Off the beaten path: Taking a look at Eye Case’s EXC-9102, a passive ITX enclosure

Walking across the Computex floor, it’s easy to spot the big and bright booths by big-name consumer-oriented business – but encircling practically all of these are more modest booths that represent businesses who sell to other business. Indeed, if you simply look at a list of all participating companies, these smaller and often times more regional brands simply overwhelm the showroom floor in numbers. As such, they are often home to some of the most interesting and innovative new items in the show.

It was with an eye towards these booths that we came across an interesting enclosure by Eye Case, a Taiwanese business geared towards providing enclosures built for various industrial contexts. As one might expect, most of their cases were hulking units with serial ports galore, but there was one item – the EXC-9012 – that caught our eye, as it was a passive cooling unit.

The outward appearance is definitely ‘industrial’, with widely-spaced ribs and an I/O selection that’s about as plain as they come. Even so, the design is simple enough that the aesthetic, when coupled with the sandblasted aluminum finish, actually looks quite nice to my eye. According to Eye Case, the enclosure is available in a a black and dark grey color, as well. No matter the color, though, it could look well at home as a modern piece.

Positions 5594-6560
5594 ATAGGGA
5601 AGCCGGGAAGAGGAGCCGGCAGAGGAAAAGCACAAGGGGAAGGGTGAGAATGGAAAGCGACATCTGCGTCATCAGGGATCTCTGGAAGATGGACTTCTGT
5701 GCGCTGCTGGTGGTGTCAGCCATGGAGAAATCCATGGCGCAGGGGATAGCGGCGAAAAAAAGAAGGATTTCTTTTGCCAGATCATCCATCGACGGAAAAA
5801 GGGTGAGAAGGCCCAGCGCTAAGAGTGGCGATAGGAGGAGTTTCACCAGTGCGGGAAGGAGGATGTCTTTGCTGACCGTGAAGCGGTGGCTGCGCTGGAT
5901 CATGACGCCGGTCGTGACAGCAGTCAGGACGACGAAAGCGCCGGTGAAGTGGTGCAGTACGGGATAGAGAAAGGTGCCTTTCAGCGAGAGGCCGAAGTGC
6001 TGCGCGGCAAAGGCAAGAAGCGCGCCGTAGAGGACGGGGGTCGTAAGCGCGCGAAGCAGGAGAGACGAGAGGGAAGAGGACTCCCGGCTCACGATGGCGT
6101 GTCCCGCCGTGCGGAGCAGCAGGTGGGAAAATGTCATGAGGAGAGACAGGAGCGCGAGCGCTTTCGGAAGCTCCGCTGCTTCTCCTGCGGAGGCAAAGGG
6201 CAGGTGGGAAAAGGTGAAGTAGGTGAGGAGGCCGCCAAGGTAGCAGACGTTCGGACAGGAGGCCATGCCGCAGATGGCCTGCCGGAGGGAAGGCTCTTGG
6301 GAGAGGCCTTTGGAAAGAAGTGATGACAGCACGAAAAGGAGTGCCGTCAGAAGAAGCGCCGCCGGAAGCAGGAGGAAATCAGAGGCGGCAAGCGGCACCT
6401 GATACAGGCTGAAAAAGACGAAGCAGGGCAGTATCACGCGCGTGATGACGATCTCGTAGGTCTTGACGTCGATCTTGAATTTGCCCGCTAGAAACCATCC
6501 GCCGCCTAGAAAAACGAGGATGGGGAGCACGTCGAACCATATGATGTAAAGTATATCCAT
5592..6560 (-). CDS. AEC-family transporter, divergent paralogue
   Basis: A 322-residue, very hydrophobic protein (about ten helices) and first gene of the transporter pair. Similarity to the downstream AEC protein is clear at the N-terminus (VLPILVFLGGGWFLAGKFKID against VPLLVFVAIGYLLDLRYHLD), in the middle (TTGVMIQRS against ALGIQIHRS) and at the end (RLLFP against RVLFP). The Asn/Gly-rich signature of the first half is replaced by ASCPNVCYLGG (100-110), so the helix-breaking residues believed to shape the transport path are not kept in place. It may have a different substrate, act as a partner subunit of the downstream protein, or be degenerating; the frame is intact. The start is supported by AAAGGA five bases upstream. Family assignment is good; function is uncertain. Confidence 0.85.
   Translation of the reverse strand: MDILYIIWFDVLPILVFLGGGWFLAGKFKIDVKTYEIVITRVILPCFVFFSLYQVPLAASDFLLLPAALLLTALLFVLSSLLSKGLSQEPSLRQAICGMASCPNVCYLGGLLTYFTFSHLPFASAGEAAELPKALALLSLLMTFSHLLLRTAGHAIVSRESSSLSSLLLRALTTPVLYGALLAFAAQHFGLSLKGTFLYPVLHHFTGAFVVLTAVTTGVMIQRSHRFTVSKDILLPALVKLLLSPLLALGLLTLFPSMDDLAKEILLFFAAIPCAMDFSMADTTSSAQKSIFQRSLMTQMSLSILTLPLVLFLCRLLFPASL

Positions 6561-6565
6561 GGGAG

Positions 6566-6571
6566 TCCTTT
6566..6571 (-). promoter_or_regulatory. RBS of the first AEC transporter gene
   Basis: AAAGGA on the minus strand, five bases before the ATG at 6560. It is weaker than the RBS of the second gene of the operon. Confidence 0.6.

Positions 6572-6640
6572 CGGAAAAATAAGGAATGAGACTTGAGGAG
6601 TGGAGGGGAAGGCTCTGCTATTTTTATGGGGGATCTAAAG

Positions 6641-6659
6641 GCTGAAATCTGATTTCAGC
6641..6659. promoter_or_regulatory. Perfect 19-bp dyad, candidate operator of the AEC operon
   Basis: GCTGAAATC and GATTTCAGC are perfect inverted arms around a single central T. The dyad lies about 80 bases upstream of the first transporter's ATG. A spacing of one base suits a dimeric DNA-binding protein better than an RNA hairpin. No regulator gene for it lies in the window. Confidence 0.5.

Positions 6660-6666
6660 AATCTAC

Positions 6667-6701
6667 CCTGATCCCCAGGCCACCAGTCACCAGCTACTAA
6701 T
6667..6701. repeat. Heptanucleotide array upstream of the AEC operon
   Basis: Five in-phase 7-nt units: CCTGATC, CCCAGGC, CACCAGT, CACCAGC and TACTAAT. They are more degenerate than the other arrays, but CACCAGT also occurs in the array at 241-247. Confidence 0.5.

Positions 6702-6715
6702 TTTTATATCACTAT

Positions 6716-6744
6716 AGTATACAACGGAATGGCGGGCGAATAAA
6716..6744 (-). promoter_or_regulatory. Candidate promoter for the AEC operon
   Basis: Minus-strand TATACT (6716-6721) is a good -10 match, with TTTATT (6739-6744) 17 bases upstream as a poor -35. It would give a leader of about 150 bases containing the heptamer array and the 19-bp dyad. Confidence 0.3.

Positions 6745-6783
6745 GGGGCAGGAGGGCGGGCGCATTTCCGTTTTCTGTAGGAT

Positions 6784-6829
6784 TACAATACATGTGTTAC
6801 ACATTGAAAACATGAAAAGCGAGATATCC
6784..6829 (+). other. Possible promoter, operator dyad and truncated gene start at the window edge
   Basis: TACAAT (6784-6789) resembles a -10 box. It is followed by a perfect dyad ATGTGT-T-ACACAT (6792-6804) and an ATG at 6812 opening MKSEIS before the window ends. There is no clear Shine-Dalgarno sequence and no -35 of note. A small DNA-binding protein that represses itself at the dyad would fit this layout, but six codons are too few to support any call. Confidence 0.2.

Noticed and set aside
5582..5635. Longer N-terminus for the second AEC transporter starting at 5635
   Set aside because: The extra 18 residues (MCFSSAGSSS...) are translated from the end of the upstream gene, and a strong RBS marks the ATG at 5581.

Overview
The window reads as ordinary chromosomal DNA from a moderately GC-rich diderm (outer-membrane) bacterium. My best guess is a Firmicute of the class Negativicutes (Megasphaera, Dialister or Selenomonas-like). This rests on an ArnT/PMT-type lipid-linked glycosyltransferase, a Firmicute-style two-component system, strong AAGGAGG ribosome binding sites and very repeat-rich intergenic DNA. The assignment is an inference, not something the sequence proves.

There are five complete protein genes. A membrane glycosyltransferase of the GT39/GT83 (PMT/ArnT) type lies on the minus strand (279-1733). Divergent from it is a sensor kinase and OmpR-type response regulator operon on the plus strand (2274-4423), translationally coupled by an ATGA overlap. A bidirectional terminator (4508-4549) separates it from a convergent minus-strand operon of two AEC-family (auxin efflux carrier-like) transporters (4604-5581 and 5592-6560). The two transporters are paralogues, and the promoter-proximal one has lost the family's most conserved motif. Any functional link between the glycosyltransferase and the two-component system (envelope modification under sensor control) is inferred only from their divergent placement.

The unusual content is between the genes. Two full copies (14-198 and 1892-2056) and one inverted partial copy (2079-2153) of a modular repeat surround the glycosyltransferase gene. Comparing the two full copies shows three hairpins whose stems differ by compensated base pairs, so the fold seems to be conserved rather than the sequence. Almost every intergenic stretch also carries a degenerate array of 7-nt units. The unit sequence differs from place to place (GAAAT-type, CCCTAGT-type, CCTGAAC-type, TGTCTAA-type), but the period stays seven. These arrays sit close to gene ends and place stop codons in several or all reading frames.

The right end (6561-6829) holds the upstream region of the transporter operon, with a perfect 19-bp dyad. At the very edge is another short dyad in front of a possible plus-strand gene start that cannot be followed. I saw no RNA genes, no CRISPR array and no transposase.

Naturally, it’s the inside that’s most interesting to us, so we elected to take a peek and crack open the top of the EXC-9012. Immediately blocking access was a tray for a slimline CD/DVD drive that doubled as a 2.5″ SSD bracket. Removing this, we were able to see an ITX board with room for a two-slot PCI device, an internal Flex PSU… and not much else.

The cooling apparatus is perhaps the most notable feature. Six heat pipes spread across the right side of the enclosure come together into a pair of rails, on which a solid block of plated copper is secured, sandwiched between two aluminum plates. These plates, however, have exposed screw heads which can be torqued to increase or decrease tension, allowing for the block to be released, slid sideways, and then re-tightened. In this way, the cooler is “adjustable” to ensure proper alignment with the CPU socket of a diverse selection of boards.

The official word from Eye Case is that the EXC-9012 ‘recommends’ that CPU’s with a TDP of 65W be used, but that processors up to 95W are supported. However, the enclosure provides no other means of cooling, and is in fact nearly ventless otherwise, meaning that those considering power-hungry PCI devices like graphics cards may need to look elsewhere. That said, a performant APU or top-of-the-line Intel desktop part should operate just fine.

Unfortunately, though, this is likely a case that would be hard for an individual to access – as I conversed with a representative of Eye Case and asked about their typical sales volume, she explained that they tend to sell enclosures to clients by the shipping container. Even so, the thought of paring the EXC-9012 with a silent power solution (such as HDPLEX) and a top Intel CPU or AMD APU (Ryzen, perhaps?) is mighty tempting, to say the least.


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